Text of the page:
This paper presents experimental data and numerical modeling results that illustrate the effects of progressive failure on the measured shear strength of a textured geomembrane/geosynthetic clay liner (GMX/GCL) interface. Large direct shear tests were conducted using different specimen gripping/clamping systems to isolate the effects of progressive failure. These tests indicate that progressive failure causes a reduction in measured peak shear strength, an increase in the displacement at peak, an increase in large displacement shear strength, and significant distortion of the shear stress-displacement relationship. A numerical model was developed to simulate progressive failure of a GMX/GCL interface. Measured and simulated shear stress-displacement relationships are in good-to-excellent agreement at four normal stress levels. The model was then used to investigate mechanisms of progressive interface failure and factors that control its significance. The results indicate that accurate measurements of shear stress-displacement behavior and strength are obtained when gripping surfaces prevent slippage of the test specimen and the intended failure surface has the lowest shear resistance of all possible sliding surfaces. The use of proper gripping surfaces is expected to reduce difficulties in test data interpretation and to increase the accuracy and reproducibility of test results.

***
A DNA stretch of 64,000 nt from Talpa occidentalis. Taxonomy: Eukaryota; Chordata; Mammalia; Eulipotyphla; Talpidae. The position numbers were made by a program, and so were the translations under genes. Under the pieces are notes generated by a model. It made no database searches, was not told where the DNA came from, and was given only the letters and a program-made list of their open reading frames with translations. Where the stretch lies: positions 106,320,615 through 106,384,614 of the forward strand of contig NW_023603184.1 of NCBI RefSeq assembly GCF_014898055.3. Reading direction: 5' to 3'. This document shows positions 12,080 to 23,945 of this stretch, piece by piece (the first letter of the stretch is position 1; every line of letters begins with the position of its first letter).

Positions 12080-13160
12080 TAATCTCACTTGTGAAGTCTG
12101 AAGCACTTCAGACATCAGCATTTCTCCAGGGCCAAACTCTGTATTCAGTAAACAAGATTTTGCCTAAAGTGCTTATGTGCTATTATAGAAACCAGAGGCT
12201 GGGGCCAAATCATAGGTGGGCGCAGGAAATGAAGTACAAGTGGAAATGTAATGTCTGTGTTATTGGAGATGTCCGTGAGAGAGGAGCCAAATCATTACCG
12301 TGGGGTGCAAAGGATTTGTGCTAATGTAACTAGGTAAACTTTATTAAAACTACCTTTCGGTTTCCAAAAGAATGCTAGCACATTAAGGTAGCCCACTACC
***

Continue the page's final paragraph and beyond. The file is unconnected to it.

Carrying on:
|Original language||English (US)|
|Number of pages||11|
|Journal||Journal of Geotechnical and Geoenvironmental Engineering|
|State||Published - Apr 1 2008|
All Science Journal Classification (ASJC) codes
- Geotechnical Engineering and Engineering Geology
- Environmental Science(all)